People on the Ultimate field might be the most positive and encouraging I’ve ever encountered. Perhaps because we were varying levels of skill and experience, but even when I missed important passes, everyone shouted things you wish you could hear every time you mess up in life. “You almost had it” or “you really gave it your all,” made me want to keep them in my pocket for all oflife’s misdemeanours.
3. Spending time outdoors
There’s a reason you spend most of your childhood running around outdoors: It’s super fun. Playing Ultimate just gives you the perfect excuse to do it -- with your friends. It’s uplifting get your blood pumping while you’re out there in the fresh air.
4. Switching off
It can be hard to shut your mind off after a long day, but the focus Ultimate provided helped me to concentrate on something really simple. It was almost like a meditation and I always stepped off the field feeling somehow filled with adrenaline and relaxed at the same time.
5. Pushing my limits
During the two months on the pitch, I ran like I’ve never run before. I found trying to catch a disc so much more motivating than watching seconds tick by on a treadmill. Without a doubt, I got fitter and faster. (Three weeks in I even stopped worrying about throwing up on the field.)
6. Making friends
This may seem basic, but do you know how hard it is to make new friends? (Surely it’s not just me?) Having common interests and shared experiences really helps. Ultimate gave every player on the field something in common and provided tons of talking points for after the game was over.
7. Celebrating life
It often feels like we don’t get enough pats on the back. That’s not the case in Ultimate. During my first tournament I could not count the number of high fives I got in a game. (Something else I improved at!) It is all about positivity. You can’t help yourself from cheering even when it’s the other team that makes a great pass.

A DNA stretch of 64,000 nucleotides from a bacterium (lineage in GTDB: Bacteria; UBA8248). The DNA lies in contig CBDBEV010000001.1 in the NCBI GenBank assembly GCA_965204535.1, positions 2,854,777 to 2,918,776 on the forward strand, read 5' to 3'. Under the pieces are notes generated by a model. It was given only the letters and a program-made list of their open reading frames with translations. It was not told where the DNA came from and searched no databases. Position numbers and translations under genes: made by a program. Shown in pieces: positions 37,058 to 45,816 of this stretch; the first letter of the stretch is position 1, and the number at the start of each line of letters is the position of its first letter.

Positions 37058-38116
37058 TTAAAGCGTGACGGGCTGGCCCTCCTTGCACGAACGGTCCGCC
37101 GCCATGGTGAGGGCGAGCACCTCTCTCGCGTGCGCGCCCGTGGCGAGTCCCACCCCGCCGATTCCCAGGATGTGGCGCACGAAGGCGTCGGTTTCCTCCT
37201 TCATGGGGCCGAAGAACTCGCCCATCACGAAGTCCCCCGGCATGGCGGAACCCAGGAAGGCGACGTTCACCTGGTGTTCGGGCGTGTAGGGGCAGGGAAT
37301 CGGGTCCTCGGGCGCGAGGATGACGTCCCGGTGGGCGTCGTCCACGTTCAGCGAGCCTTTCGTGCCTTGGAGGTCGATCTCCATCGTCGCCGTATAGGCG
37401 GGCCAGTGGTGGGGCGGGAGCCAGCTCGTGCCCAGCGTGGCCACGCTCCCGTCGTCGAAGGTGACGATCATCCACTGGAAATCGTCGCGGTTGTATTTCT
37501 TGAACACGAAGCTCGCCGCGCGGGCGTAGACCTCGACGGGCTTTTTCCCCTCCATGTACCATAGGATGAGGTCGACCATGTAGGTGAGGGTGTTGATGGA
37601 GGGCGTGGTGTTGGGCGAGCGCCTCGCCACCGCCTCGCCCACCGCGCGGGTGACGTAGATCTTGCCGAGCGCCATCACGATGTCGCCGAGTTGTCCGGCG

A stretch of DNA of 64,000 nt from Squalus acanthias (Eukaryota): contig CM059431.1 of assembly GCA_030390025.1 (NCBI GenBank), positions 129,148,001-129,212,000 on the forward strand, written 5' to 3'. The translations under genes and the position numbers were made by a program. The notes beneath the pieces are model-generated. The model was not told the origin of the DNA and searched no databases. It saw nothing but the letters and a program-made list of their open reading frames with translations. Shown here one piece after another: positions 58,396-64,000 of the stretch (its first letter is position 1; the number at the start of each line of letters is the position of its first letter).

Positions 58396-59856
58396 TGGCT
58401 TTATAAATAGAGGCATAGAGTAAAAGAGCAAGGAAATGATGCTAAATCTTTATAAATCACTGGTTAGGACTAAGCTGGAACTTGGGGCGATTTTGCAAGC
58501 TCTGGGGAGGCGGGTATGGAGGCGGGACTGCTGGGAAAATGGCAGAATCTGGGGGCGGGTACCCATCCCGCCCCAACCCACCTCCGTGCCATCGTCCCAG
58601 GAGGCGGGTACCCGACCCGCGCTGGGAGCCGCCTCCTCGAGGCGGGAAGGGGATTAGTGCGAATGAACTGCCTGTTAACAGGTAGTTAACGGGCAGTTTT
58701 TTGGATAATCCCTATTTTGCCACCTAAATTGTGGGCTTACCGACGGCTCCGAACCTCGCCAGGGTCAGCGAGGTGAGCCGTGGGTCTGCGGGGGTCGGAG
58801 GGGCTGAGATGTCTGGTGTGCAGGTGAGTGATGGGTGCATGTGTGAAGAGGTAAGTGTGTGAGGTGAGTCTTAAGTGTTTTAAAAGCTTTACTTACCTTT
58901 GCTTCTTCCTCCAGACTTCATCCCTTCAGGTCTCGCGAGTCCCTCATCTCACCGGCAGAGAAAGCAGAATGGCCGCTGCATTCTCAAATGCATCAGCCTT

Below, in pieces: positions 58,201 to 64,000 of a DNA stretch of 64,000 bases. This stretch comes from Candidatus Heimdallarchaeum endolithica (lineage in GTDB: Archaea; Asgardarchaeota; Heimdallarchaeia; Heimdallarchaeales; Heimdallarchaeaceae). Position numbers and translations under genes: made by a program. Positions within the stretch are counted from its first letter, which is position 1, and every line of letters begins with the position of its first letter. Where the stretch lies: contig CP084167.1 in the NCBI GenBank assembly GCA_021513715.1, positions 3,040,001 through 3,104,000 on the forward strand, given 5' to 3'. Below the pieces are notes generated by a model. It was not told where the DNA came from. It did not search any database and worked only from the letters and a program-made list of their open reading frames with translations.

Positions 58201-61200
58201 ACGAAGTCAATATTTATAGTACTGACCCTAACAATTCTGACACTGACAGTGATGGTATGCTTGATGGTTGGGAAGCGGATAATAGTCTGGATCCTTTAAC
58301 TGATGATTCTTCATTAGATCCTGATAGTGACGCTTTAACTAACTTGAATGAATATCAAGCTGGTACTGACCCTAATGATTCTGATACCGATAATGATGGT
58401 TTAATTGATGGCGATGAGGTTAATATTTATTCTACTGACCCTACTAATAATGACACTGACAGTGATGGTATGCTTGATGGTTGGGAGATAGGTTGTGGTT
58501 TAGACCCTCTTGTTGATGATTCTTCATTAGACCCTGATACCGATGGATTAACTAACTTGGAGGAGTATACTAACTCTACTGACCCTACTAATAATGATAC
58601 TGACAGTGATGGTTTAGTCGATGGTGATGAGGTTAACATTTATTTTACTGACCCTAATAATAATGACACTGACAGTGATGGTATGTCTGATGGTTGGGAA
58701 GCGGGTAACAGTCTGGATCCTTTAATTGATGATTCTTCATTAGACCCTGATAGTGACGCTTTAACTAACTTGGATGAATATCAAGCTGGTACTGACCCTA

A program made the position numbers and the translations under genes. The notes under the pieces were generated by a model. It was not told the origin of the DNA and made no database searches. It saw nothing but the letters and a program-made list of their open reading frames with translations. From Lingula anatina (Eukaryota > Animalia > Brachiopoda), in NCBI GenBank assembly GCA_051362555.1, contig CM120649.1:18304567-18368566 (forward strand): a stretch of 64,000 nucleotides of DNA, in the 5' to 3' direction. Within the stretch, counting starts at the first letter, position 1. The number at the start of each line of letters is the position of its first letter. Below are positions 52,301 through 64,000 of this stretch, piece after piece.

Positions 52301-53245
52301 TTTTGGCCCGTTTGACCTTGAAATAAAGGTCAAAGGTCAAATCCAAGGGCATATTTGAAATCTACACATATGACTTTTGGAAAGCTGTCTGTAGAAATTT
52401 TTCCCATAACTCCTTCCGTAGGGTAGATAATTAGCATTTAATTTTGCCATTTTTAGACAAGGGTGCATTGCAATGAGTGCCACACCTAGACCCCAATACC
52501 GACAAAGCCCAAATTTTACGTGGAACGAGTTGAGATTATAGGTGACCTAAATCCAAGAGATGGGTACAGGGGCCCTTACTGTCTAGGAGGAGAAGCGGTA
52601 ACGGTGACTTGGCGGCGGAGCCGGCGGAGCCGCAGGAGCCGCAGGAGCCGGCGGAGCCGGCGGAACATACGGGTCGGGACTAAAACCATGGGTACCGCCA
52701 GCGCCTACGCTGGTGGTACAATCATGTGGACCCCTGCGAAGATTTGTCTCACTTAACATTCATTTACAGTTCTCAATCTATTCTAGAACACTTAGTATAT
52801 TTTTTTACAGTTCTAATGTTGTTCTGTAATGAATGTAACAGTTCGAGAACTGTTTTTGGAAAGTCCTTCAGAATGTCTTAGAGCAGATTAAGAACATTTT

8. Sense of accomplishment
It was rewarding to set 80 minutes aside to achieve something. Regardless of the result, at the end you have worked together to make it through and when the time’s up it feels good to have completed a task to the best of your ability. It’s surprisingly satisfying.
Being a good team taught me a lot about humility. My celebrations felt better when they were controlled, even if sometimes I couldn’t help but jump up and down. And when we were a few points ahead, instead of making the pass that would guarantee a point, my teammates tried hard to throw to those of us who were less likely to make the catch. They wanted everyone to feel included.
10. Learning my limits
When I pulled a muscle or a friend sprained her ankle, it was hard for us to watch from the sidelines, without being a part of the action. But it was a good learning experience to know that sometimes you have to take a step back and rely on other people to get the job done.
So my friend talked me into trying something new. I hope by writing this I’ve done you the same favour.
Photo: Roberto Caruso
Handlers are the backbone of the Ultimate offense. They are the playmakers, and the reset when the play breaks down.
Catching is a skill just like any other, and it can be improved. Consistent practice and repetition will help you to improve your catching skills.
After this past year working on the cards we finally released them last week. We were both nervous and excited